• When using a solder tip for the first time, keep tinning and cleaning it, until it is up to full working temperature. This really does ease the initial ability for the tip to ‘wet’. Haven’t tried it myself but attempting the tinning and cleaning as the iron warms up may help your wetting issues.
• When placing the iron back into its holder, always add a little bit of solder to the tip, so it doesn’t get left dry. So don’t clean the tip before putting it away, only when you using it.
• Lead free solders don’t appear to mix well, with each other or leaded solder. If you change from one type/make to another it can make the iron difficult to wet. If doing re-work make sure the item your soldering has as much of the original solder removed as possible.
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Old 21st November 2007, 02:23 PM   #7
Pan is offline Pan  Sweden
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Richard,

did you try any of the SAC solders?

Sn/Ag/Cu seems to be the LF standard more or less at 96.5/3/0.5 as a common ratio.


/Peter
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Old 21st November 2007, 03:13 PM   #8
Dr_EM is offline Dr_EM  United Kingdom
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I've used lead free for most the time I've actually soldered. I find it works great on veroboard (which I often use) but was dissapointing on a normal PCB. Just using an Antex 18W iron, solder has silver content. Having used lead solder and my 30W iron for some larger connections I find that it does indeed give a shinier result, actually mirror like. When I next do PCB's I'll have to get some normal leaded stuff; is the fast flow stuff the best then?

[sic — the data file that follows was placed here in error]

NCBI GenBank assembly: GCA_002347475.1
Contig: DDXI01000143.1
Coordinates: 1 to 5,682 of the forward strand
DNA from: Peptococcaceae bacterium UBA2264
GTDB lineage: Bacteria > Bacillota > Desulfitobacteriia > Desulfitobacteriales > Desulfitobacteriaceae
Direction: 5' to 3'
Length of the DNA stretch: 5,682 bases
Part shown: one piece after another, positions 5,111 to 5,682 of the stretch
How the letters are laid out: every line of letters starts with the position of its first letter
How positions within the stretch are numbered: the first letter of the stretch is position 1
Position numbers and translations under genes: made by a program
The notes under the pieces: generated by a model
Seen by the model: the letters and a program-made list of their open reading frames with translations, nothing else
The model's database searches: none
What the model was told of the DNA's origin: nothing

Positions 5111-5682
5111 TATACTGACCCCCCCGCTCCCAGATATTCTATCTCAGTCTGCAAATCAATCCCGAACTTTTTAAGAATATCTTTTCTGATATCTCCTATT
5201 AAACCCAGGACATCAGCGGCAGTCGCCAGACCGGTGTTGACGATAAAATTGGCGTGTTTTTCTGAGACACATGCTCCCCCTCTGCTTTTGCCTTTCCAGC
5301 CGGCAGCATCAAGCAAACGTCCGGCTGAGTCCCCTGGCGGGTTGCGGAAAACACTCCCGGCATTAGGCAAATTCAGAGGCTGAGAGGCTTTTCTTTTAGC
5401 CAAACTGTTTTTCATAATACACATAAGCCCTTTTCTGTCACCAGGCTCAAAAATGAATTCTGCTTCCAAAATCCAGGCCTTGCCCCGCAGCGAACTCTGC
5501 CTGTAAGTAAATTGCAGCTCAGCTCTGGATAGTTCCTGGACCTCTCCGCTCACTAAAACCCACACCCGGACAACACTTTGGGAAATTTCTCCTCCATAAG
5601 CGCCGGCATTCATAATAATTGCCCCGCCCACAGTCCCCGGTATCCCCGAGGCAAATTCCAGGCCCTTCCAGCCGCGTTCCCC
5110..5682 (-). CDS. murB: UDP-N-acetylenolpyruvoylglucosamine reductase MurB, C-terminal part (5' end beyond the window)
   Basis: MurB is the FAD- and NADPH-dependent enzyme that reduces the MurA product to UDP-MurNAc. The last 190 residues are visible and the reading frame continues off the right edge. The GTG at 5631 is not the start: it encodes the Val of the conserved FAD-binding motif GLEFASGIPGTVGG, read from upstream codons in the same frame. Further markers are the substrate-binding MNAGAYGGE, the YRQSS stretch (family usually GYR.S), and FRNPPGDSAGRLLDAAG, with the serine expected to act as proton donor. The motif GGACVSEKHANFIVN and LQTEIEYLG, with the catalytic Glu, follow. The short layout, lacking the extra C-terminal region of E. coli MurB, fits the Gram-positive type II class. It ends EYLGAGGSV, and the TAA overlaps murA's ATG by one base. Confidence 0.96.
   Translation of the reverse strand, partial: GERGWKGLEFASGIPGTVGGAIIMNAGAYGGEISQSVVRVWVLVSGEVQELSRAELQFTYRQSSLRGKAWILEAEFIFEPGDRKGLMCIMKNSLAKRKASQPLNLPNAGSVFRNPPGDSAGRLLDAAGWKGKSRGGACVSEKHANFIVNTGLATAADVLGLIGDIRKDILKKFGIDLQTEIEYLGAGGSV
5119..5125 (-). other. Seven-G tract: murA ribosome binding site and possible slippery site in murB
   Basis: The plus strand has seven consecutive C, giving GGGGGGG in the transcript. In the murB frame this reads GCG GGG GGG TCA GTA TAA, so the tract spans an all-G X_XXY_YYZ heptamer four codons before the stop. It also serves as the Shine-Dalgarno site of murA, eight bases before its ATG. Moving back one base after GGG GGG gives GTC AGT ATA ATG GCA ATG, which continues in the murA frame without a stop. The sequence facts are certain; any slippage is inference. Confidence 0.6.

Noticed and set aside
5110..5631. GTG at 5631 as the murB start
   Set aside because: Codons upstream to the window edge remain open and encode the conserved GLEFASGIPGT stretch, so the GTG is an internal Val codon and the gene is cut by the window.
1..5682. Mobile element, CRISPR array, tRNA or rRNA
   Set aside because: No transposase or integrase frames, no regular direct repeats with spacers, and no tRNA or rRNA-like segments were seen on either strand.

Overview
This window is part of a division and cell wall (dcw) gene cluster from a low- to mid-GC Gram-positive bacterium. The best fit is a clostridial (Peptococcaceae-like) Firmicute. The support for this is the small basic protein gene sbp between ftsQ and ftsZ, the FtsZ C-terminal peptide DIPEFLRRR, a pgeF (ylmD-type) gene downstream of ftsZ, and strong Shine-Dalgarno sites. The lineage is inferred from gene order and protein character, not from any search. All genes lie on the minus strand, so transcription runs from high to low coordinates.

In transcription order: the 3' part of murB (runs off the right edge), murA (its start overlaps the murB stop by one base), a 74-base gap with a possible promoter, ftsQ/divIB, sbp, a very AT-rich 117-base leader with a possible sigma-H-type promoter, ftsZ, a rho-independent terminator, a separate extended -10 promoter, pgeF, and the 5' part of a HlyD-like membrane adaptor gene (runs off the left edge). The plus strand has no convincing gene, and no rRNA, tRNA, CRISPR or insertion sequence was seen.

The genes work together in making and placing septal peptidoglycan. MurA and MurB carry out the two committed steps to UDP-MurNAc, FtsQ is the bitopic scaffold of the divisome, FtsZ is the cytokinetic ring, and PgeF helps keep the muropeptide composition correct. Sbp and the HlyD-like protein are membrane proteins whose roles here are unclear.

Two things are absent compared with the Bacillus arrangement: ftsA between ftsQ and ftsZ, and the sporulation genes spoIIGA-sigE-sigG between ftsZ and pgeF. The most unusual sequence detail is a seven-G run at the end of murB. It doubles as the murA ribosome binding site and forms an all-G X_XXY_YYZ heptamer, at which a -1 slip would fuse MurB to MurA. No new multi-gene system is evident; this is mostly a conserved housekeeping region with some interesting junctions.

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Old 21st November 2007, 03:20 PM   #9
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Peter,

we tried Multicore SAC 305, whilst it did give a reasonable finish, its wetting abilty was lower than quite a few of the other lead free solders.

Another tried was the Stannol 95.5/3.8/.7, which is similiar in compostion to the SAC 305 spec. This was better then the average lead free and has proven to be a good all rounder. Although when the next Farnell order goes in we will give the previously mentioned solder a long term trial.

These are the only two silver based solders we have tried and from this small sample, the silver does not appear to offer the same advanatages (of wetiing and general usablity) in everyday soldering, it offered in lead based solders.
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Old 21st November 2007, 03:33 PM   #10
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Quote:
Originally posted by Dr.EM
is the fast flow stuff the best then?
A good allround solder is CEL SOLDER 22SWG 60/40 this flows really well and gives a good finish, without the Multicore prices.

A great solder for fine/surface mount work is Multicore Silver based solder or an Edsyn Silver Solder. Both offer excllent flow and finish but sadly at a price.